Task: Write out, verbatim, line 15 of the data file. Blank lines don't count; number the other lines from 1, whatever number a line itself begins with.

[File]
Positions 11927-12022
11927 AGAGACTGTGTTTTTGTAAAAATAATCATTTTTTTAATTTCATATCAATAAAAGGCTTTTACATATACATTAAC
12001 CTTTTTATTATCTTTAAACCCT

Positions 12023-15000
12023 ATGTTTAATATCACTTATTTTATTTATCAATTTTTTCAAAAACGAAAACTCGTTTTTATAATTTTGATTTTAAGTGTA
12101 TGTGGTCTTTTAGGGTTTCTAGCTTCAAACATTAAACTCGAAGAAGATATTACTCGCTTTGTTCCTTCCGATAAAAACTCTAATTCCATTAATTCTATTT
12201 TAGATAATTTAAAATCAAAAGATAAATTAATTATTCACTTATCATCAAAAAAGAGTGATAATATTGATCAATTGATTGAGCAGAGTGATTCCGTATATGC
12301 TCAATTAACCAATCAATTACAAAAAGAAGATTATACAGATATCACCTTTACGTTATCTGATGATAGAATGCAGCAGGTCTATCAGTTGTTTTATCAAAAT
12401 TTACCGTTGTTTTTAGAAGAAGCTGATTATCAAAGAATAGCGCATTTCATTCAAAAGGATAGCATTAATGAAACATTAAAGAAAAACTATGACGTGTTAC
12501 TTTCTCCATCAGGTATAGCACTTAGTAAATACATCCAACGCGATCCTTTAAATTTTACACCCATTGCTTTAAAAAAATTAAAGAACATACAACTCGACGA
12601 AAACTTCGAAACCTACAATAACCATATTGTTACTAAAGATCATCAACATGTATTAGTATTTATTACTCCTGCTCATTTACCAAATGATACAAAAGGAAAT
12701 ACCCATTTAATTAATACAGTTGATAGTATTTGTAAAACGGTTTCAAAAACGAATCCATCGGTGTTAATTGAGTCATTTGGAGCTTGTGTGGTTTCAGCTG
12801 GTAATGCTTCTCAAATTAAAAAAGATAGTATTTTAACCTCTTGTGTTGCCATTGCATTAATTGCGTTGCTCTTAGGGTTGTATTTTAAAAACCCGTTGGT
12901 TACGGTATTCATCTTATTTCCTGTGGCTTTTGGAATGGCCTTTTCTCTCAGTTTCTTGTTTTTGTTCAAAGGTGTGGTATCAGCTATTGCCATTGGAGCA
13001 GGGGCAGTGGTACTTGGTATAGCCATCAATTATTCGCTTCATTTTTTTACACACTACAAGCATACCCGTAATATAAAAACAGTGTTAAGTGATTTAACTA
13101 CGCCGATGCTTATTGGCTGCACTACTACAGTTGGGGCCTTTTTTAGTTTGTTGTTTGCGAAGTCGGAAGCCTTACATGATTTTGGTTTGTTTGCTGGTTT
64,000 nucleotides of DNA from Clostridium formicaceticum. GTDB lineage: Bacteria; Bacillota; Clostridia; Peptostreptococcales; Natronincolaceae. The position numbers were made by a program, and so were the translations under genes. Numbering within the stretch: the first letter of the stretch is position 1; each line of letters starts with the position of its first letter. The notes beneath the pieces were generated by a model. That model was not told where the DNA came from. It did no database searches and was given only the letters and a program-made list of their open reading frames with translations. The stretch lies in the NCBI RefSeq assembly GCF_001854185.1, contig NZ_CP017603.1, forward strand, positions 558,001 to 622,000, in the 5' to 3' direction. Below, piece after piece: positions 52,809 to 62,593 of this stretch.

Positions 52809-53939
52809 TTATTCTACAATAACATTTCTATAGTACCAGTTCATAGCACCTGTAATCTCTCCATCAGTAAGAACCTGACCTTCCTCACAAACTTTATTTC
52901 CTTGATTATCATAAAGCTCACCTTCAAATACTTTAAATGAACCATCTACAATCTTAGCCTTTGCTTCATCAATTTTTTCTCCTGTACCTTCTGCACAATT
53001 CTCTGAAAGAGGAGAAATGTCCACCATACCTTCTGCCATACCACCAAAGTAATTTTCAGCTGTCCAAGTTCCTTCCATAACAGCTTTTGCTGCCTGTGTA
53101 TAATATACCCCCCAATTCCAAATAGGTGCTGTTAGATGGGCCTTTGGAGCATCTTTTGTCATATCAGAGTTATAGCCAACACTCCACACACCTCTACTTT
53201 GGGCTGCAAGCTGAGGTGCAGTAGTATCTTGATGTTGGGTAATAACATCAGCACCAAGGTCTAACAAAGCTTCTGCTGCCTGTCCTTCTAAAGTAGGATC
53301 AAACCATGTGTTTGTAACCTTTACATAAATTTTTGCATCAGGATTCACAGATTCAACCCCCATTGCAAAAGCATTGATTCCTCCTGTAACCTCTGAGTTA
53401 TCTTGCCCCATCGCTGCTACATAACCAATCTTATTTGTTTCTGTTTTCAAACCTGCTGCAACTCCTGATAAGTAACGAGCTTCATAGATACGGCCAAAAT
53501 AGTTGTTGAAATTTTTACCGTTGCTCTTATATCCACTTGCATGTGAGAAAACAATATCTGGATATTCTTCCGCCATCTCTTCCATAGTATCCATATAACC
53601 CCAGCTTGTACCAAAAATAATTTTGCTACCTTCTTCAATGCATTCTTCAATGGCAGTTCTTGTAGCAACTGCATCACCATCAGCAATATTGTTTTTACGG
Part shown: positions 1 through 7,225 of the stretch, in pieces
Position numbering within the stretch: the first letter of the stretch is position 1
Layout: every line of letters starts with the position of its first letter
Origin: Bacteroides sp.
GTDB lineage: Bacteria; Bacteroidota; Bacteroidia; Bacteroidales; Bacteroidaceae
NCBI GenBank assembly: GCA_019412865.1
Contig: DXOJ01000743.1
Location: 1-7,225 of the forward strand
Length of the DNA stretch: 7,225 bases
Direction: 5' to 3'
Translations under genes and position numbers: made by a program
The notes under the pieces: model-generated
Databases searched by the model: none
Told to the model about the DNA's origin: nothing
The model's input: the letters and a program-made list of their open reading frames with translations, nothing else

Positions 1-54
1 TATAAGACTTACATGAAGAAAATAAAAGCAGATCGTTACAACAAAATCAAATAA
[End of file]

13001 GGGGCAGTGGTACTTGGTATAGCCATCAATTATTCGCTTCATTTTTTTACACACTACAAGCATACCCGTAATATAAAAACAGTGTTAAGTGATTTAACTA